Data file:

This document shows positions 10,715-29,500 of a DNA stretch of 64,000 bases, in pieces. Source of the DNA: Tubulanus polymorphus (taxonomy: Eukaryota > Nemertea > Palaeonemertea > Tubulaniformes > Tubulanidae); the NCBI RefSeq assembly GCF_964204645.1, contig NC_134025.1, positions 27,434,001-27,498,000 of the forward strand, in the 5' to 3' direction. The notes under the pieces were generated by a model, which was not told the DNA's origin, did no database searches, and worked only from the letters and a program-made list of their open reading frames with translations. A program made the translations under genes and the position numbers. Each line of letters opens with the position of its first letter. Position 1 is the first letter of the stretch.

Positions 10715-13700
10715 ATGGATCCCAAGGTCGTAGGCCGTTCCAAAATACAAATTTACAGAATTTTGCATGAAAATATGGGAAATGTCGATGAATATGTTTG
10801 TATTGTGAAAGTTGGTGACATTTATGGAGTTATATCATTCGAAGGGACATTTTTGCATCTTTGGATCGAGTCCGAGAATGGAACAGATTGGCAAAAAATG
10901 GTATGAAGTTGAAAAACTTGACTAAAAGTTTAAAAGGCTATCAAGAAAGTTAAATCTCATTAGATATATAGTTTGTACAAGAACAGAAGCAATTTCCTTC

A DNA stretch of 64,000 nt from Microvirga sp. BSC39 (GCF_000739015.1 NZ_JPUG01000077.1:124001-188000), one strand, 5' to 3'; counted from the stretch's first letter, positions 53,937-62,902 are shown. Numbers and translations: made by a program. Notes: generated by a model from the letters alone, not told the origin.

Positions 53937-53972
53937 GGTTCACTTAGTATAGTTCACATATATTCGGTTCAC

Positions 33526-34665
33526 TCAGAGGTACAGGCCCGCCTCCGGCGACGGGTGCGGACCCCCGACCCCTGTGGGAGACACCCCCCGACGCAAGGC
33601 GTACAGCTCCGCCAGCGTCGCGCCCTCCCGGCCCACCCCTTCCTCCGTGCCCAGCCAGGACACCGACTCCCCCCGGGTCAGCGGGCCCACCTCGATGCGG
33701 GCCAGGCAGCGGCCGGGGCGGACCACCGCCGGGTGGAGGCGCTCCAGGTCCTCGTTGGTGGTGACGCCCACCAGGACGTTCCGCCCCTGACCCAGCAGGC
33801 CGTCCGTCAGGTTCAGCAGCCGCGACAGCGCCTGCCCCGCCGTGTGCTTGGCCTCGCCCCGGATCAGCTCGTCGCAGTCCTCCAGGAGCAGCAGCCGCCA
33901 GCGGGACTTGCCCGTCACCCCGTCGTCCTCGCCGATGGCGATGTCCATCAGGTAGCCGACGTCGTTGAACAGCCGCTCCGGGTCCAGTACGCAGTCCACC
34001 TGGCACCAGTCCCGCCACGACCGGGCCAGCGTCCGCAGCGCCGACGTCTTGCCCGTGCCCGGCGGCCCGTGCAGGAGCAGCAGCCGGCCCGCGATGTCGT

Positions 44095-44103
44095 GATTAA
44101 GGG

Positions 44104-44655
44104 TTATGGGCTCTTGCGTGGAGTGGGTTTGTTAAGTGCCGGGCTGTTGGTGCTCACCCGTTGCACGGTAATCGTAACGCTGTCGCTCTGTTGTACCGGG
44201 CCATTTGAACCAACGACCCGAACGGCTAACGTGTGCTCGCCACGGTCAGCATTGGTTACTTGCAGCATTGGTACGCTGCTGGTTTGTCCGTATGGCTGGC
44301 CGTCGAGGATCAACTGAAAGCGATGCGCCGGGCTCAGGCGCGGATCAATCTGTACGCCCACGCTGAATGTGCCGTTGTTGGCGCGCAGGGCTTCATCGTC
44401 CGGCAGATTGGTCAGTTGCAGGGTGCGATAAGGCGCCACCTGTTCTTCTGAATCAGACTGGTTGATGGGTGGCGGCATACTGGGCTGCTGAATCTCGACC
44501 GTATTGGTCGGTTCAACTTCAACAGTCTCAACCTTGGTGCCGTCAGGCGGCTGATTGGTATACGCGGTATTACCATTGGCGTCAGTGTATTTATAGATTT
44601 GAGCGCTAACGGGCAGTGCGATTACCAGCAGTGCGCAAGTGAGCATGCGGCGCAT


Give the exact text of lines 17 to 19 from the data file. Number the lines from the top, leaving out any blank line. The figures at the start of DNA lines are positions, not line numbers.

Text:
44095 GATTAA
44101 GGG

Positions 44104-44655